ALPA

Leadership From the Cockpit

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100 years ago today, on May 15, 1918, the first U.S. airmail service flight traveled from New York to Washington, D.C., in what became a new way to transport mail aside from steamboats and railroads, and ultimately changed how people and businesses received their mail in the United States. ALPA’s founders and early members had a long history with airmail service, with many of them flying as airmail carriers. In 1931, Capt. Dave Behncke, ALPA’s first president, set out to advocate to protect and enhance the working conditions of line pilots.



Since the early twentieth century, pilots have played an integral role in the transport of air mail. Acknowledging this rich history, two new stamps were officially unveiled today by the United States Postal Service (USPS) that celebrate the 100th anniversary of the start of air mail service. During a special ceremony at the Smithsonian National Postal Museum, the USPS announced that the first stamp would be released today to celebrate the 100th anniversary of the start of air mail service, and the second would be released later this year to commemorate the 100th anniversary of air mail being recognized as an official service of the USPS. 

Categories: Industry


This weekend, as thousands of aviation enthusiasts gather at the annual International Women in Aviation conference in Reno, Nev., looking to fulfill their dreams of becoming an airline pilot, ALPA members and staff from across the country will be on hand to serve as the face and the voice of the professional female ALPA pilot.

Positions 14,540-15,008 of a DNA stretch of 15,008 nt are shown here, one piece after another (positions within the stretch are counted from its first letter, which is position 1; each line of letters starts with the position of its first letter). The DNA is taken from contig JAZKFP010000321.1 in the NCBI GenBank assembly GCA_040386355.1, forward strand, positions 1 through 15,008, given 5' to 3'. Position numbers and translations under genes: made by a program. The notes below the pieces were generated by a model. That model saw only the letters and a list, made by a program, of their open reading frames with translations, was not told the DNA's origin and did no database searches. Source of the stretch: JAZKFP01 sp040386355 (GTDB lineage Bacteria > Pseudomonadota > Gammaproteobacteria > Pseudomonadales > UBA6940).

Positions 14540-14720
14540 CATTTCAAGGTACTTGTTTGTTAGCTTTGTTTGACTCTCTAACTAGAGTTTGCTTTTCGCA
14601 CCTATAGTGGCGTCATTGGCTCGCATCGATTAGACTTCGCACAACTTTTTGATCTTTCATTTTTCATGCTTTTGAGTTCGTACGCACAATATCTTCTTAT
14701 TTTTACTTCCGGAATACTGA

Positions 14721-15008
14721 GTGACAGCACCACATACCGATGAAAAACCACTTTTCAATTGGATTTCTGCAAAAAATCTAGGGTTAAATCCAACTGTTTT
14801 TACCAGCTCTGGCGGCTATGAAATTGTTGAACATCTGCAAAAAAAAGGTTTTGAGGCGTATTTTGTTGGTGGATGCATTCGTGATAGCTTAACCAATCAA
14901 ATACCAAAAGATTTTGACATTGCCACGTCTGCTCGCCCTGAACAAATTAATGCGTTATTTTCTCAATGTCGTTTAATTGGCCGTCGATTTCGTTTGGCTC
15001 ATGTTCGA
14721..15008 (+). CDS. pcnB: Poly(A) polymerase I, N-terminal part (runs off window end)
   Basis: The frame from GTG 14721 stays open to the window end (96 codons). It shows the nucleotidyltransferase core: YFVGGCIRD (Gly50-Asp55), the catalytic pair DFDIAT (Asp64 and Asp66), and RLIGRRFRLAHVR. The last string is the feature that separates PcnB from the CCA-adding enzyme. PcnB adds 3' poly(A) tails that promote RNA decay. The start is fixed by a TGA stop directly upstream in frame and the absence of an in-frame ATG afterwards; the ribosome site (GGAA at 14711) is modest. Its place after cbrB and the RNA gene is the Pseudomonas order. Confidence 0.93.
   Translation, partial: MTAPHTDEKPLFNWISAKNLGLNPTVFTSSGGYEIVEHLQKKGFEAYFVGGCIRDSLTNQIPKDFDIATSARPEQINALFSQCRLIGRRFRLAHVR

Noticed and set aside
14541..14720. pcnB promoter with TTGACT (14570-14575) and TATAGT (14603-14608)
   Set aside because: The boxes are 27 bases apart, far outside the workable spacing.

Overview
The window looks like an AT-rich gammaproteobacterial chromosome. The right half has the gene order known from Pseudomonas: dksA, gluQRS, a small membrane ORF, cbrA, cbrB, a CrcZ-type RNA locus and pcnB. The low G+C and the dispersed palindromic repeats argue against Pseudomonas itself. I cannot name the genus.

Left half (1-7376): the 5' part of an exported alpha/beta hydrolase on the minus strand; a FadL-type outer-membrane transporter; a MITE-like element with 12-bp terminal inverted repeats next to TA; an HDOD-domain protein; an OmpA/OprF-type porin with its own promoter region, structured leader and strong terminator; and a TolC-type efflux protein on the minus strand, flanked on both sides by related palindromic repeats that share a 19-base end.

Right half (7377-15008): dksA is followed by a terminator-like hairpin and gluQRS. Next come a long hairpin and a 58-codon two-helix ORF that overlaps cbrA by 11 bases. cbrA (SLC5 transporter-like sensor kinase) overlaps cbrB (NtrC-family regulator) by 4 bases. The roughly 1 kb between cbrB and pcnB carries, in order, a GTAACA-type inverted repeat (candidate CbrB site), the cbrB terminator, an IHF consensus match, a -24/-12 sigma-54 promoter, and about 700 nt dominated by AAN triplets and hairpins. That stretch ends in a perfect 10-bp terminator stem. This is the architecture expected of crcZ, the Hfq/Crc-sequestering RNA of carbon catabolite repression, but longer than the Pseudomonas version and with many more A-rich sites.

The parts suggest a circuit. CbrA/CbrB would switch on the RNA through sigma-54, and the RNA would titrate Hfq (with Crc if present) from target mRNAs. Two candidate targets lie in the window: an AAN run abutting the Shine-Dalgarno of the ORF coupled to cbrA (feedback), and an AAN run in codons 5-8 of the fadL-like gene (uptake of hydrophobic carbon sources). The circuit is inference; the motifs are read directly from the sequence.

Categories: Industry
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On behalf of more than 58,000 pilots of the Air Line Pilots Association, International, ALPA applauds the Department of Transportation and Secretary Elaine Chao’s commitment to making it easier for our veterans to work in the best industry in the world. Many of ALPA’s members have proudly served our country in uniform, and the union stands ready to assist others in breaking down barriers that may impede them from pursuing carriers in aviation, all while maintaining the highest levels of safety.

Categories: Advocacy, Industry, Safety


It is both sad and unsurprising that some are using the humanitarian crisis in Puerto Rico to attack the Jones Act -- a maritime cabotage law that protects good U.S. jobs and ensures the U.S. military has sealift capability in times of war or conflict. Sad because the crisis in Puerto Rico is real and the people there need and deserve help from our government, but more to the point, undermining the Jones Act will not solve the problem.  It is unsurprising because ALPA knows that foreign interests will find just about any excuse to try and weaken U.S. cabotage rules at the expense of U.S. workers and fair competition.    

Categories: Industry


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